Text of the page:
Recently, Secretary of Agriculture Sonny Perdue discussed the necessity of data and fact in agriculture. He said: “We (USDA) are going to make sound science, fact-based and data-driven decisions because that is what works.”
Fact-based and data-driven decisions are critical to success, especially with all the challenges in food and agriculture industry. Any agribusiness can improve their results by using data and information to drive real results in their marketing campaigns.
This requires a level of data analysis and data science that may be unfamiliar to some ag companies. Even with growing sophistication among farmers, many companies still haven't realized the full potential of data and technology to grow revenue.
There are a number of strategies and tactics to help you improve not just your decision-making, but execution as well. Here are the top five agriculture marketing services that we've seen boost agribusiness revenue.
1. Market Share and Wallet Share Analysis
Your agribusiness doesn't do business with every farmer in the United States. The market is simply too broad and diverse for that. However, most companies don't take this into account when performing their market share analysis.
Most market share analysis is based on aggregate U.S. Department of Agriculture data summarizing regions and states. While this data is helpful in many ways, it lacks the specificity that many companies need to identify their addressable market.
For example, for many retailers, grain elevators, or seed distributors, geographic footprint has more to do with proximity than county lines. Farmers within a certain radius of the retailer are part of that retailer's market, regardless of the county they're in specifically. This leads to a different, more accurate definition of addressable market than aggregate figures can provide.
Market share analysis should instead focus on your addressable market. This includes farmers located within a particular geography, who need your product and meet your price point.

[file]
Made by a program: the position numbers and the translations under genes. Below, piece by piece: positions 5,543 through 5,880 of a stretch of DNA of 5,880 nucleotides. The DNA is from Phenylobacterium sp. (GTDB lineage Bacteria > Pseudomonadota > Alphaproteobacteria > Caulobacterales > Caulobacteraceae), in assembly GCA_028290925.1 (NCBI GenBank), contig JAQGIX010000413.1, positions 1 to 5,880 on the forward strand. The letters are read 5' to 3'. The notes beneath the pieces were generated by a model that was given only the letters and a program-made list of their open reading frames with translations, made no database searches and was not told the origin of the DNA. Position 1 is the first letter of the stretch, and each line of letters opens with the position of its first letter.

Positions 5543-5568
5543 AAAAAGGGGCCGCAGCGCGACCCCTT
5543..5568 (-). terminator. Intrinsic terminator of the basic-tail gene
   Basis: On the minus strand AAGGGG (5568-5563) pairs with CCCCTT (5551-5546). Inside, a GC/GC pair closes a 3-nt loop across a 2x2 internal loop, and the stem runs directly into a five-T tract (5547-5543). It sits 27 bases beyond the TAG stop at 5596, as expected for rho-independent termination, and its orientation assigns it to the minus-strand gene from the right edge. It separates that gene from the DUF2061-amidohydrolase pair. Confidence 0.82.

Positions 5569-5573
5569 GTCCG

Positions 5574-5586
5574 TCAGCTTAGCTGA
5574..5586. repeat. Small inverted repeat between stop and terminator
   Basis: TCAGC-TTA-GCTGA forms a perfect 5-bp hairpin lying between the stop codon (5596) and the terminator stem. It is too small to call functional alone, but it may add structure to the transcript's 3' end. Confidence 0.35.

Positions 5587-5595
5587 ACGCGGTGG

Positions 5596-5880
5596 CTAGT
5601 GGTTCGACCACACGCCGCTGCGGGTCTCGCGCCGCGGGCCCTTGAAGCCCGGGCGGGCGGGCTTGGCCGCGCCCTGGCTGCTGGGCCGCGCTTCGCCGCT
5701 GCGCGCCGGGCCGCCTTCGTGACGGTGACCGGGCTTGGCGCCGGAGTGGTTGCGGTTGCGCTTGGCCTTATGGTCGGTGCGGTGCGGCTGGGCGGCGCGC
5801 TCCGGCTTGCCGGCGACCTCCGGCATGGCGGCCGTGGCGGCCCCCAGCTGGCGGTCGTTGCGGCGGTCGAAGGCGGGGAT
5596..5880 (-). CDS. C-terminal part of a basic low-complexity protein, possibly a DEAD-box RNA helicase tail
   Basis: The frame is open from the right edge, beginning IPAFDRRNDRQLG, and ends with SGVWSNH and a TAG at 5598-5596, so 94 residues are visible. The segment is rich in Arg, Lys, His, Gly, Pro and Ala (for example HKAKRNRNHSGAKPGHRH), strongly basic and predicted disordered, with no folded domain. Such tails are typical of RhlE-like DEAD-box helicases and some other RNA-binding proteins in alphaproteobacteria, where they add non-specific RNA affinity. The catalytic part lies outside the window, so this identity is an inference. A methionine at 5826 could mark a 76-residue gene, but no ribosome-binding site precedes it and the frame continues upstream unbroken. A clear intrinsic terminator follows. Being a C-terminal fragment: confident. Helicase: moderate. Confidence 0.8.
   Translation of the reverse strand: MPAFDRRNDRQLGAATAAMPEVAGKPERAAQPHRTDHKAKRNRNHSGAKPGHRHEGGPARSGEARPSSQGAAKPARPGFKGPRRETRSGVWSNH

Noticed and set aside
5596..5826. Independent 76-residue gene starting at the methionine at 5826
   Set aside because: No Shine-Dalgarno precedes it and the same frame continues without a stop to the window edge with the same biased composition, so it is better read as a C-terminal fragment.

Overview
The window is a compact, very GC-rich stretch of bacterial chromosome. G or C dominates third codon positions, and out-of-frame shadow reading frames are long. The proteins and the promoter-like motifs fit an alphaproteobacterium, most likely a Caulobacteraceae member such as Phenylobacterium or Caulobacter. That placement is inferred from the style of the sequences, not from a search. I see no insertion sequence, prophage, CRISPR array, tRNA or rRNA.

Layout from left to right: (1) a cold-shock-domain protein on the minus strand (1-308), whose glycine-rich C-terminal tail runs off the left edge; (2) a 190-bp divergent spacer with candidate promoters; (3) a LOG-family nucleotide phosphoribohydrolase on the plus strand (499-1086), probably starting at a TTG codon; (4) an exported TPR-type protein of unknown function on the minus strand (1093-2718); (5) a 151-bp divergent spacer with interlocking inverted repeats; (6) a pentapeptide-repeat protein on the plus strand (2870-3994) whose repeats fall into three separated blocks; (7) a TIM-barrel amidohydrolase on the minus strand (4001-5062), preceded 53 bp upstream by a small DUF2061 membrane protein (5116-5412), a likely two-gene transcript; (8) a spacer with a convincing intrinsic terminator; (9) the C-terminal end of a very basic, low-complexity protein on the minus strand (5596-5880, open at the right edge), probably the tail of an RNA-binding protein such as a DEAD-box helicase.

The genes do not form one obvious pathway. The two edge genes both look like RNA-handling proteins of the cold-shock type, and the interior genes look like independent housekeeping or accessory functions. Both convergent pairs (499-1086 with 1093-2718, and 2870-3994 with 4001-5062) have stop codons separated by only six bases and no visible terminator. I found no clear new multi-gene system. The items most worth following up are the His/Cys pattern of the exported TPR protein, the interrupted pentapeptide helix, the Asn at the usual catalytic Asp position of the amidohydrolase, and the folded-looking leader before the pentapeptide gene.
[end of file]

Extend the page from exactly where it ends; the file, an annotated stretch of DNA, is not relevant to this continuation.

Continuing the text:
Your addressable market gives you a much more accurate and actionable picture than a total market view. Forty percent addressable market share means the other 60 percent consists of dollars that you actually can go out and get.
That unclaimed market share can be divided into two categories -- current customers and prospects. While prospecting is important, wallet share growth among your current customers presents some low-hanging fruit.
Market share and wallet share analysis services can help you open new doors for revenue potential, leading to more business growth.
2. Market Segmentation
Different farmers require different messaging. When you build well-defined segments and then deploy customized campaigns against those segments, you'll increase your success and impact.
Instead of a broad go-to-market, market new agriculture products to the farmers who are most likely to get use out of them.
For example, let's say your addressable market consists of Corn/Soy farmers. You want to promote your new resistant soybean hybrid to them. It makes sense to specifically focus your efforts on farmers who are on the soybean side of the rotation. You could further refine the segment by farmers with whom you have a low wallet share for seed.
When it comes time to deploy your ads, you can deliver them just to the farmers in that segment. The farmer only receives information relevant to solving a problem or relieving pain. The result is increased trust and brand loyalty.
Additionally, market segmentation can set you up to more effectively deploy time-based communications. For example, one day you might come across a news article about a development in the National Organic Program. That could be a good opportunity to reach out to those farmers who sell organic agriculture products. Traditional farmers in the dairy industry, or farmers who grow cotton and tobacco wouldn't find that particular communication highly relevant.